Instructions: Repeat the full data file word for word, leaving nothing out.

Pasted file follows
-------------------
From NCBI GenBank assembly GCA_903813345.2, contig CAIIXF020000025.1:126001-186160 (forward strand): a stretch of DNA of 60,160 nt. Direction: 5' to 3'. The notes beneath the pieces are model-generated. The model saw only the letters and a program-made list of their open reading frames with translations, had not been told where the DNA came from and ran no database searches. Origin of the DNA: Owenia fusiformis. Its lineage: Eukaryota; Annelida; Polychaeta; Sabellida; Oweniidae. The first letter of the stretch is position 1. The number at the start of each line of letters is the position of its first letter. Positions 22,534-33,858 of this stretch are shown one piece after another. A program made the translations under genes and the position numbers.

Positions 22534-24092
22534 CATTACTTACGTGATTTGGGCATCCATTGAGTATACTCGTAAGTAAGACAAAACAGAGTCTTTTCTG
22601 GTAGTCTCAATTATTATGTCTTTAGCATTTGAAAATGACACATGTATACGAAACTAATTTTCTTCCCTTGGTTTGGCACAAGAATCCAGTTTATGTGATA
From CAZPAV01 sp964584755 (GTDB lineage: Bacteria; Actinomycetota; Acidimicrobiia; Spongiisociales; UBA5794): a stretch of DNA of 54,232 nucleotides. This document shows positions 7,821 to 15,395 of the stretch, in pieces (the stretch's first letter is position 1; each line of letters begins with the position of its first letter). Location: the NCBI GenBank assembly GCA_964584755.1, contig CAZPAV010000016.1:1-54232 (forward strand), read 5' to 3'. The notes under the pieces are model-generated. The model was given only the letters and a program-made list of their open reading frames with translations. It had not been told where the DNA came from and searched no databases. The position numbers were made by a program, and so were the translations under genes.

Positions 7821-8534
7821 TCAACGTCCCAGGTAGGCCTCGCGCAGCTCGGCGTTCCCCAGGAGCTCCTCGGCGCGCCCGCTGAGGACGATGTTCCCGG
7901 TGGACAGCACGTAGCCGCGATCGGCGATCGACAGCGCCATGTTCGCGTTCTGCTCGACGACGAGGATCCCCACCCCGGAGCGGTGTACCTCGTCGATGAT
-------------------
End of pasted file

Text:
From NCBI GenBank assembly GCA_903813345.2, contig CAIIXF020000025.1:126001-186160 (forward strand): a stretch of DNA of 60,160 nt. Direction: 5' to 3'. The notes beneath the pieces are model-generated. The model saw only the letters and a program-made list of their open reading frames with translations, had not been told where the DNA came from and ran no database searches. Origin of the DNA: Owenia fusiformis. Its lineage: Eukaryota; Annelida; Polychaeta; Sabellida; Oweniidae. The first letter of the stretch is position 1. The number at the start of each line of letters is the position of its first letter. Positions 22,534-33,858 of this stretch are shown one piece after another. A program made the translations under genes and the position numbers.

Positions 22534-24092
22534 CATTACTTACGTGATTTGGGCATCCATTGAGTATACTCGTAAGTAAGACAAAACAGAGTCTTTTCTG
22601 GTAGTCTCAATTATTATGTCTTTAGCATTTGAAAATGACACATGTATACGAAACTAATTTTCTTCCCTTGGTTTGGCACAAGAATCCAGTTTATGTGATA
From CAZPAV01 sp964584755 (GTDB lineage: Bacteria; Actinomycetota; Acidimicrobiia; Spongiisociales; UBA5794): a stretch of DNA of 54,232 nucleotides. This document shows positions 7,821 to 15,395 of the stretch, in pieces (the stretch's first letter is position 1; each line of letters begins with the position of its first letter). Location: the NCBI GenBank assembly GCA_964584755.1, contig CAZPAV010000016.1:1-54232 (forward strand), read 5' to 3'. The notes under the pieces are model-generated. The model was given only the letters and a program-made list of their open reading frames with translations. It had not been told where the DNA came from and searched no databases. The position numbers were made by a program, and so were the translations under genes.

Positions 7821-8534
7821 TCAACGTCCCAGGTAGGCCTCGCGCAGCTCGGCGTTCCCCAGGAGCTCCTCGGCGCGCCCGCTGAGGACGATGTTCCCGG
7901 TGGACAGCACGTAGCCGCGATCGGCGATCGACAGCGCCATGTTCGCGTTCTGCTCGACGACGAGGATCCCCACCCCGGAGCGGTGTACCTCGTCGATGAT